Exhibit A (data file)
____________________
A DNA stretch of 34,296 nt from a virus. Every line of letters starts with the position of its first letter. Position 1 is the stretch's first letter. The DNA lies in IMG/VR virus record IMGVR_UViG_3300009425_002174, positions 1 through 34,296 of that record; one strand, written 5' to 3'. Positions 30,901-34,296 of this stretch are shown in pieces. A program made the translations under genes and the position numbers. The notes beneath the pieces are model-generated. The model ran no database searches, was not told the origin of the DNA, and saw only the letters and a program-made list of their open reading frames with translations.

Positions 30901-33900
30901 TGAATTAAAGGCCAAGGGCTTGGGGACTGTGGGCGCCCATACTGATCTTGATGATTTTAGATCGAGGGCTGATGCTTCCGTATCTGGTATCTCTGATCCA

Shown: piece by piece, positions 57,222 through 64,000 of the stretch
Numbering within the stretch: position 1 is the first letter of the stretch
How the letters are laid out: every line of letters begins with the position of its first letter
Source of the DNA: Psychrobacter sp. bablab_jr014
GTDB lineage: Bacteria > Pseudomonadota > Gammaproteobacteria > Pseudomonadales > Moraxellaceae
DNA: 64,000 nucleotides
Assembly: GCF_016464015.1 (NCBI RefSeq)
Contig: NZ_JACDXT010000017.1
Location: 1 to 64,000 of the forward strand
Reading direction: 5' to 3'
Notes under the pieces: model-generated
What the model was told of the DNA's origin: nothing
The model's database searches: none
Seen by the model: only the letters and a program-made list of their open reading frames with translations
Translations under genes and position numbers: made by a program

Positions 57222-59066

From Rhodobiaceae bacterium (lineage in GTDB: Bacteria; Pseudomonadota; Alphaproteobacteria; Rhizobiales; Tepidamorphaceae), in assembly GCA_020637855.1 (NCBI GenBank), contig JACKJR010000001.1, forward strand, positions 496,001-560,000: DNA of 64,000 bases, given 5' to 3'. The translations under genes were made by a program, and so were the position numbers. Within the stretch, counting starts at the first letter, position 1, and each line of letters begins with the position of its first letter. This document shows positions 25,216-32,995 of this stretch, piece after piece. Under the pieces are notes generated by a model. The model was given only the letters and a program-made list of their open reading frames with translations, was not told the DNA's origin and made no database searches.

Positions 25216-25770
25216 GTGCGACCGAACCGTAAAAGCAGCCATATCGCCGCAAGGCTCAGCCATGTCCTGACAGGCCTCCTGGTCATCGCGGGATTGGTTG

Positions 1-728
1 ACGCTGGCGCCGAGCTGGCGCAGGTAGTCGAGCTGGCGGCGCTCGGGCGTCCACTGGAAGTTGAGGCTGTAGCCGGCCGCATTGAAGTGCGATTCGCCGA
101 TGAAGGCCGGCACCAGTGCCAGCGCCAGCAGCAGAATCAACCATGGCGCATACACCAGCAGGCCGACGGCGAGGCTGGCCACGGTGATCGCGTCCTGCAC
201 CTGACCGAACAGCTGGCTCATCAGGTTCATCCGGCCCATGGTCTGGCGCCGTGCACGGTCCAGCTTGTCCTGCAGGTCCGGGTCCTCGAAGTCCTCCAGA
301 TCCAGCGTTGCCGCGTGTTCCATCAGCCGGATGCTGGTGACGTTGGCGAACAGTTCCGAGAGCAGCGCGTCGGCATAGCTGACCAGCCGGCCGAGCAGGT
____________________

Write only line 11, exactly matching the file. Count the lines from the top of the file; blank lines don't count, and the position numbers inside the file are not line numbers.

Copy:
Contig: NZ_JACDXT010000017.1